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This article relies largely or entirely on a single source
. (February 2012)
Domitius Marsus was a Latin poet, friend of Virgil and Tibullus, and contemporary of Horace.
He survived Tibullus (died 19 BC), but was no longer alive when Ovid wrote (c. 12 AD) the epistle from Pontus (Ex Ponto, iv. 16) containing a list of poets. He was the author of a collection of epigrams called Cicuta ("hemlock") for their bitter sarcasm, and of a beautiful epitaph on the death of Tibullus; of elegiac poems, probably of an erotic character; of an epic poem Amazonis; and of a prose work on wit (De urbanitate).
Martial often alluded to Marsus as one of his predecessors, but he was never mentioned by Horace, although a passage in the Odes (iv. 4, 19) is supposed to be an indirect allusion to the Amazonis.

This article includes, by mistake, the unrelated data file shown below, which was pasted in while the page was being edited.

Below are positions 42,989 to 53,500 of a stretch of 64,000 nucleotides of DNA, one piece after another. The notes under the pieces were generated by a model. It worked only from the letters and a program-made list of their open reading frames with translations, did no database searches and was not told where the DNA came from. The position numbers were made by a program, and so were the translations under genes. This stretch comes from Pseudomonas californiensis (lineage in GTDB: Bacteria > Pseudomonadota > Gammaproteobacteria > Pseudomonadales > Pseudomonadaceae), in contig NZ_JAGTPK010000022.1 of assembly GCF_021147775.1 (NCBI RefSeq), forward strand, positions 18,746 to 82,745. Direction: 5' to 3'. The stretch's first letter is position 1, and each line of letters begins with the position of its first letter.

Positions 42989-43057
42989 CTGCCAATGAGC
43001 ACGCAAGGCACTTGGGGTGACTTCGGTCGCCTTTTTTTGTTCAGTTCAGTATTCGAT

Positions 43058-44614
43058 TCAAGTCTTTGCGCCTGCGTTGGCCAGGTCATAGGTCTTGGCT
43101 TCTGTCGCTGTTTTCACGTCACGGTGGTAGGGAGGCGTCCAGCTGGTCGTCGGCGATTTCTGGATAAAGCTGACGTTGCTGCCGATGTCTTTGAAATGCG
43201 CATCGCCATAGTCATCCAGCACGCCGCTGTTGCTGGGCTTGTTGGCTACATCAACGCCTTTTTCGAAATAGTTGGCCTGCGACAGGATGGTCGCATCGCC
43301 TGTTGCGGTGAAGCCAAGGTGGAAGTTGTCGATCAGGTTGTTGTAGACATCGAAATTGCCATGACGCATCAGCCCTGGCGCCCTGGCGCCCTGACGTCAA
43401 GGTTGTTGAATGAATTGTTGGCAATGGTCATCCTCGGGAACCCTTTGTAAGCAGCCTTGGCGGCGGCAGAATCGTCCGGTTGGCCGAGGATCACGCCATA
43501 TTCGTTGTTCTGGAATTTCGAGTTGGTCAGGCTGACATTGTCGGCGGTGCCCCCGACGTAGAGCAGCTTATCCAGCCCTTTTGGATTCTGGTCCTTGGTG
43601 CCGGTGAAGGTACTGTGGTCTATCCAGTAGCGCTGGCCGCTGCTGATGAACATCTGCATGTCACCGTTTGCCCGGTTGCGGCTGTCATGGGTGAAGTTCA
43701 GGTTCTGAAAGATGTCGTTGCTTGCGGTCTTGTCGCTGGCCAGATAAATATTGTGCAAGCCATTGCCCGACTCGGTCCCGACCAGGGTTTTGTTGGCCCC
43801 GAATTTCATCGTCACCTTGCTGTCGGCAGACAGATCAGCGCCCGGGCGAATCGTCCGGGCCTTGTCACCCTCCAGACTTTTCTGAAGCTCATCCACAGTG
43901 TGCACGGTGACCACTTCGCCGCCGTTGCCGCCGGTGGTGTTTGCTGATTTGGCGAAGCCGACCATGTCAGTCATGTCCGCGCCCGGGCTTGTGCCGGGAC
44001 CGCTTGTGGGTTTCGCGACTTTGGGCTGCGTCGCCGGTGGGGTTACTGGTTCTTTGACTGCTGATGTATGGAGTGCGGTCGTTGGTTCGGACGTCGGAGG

- ^ a b c One or more of the preceding sentences incorporates text from a publication now in the public domain: Chisholm, Hugh, ed. (1911). "Marsus, Domitius". Encyclopædia Britannica. 17 (11th ed.). Cambridge University Press. p. 784. Citations:
- J. A. Weichert, Poetarum latinorum vitae et reliquiae (1830)
- R. Unger, De Dom. Marsi cicuta (Friedland, 1861)
- ^ M. Haupt, Opuscula, iii. 332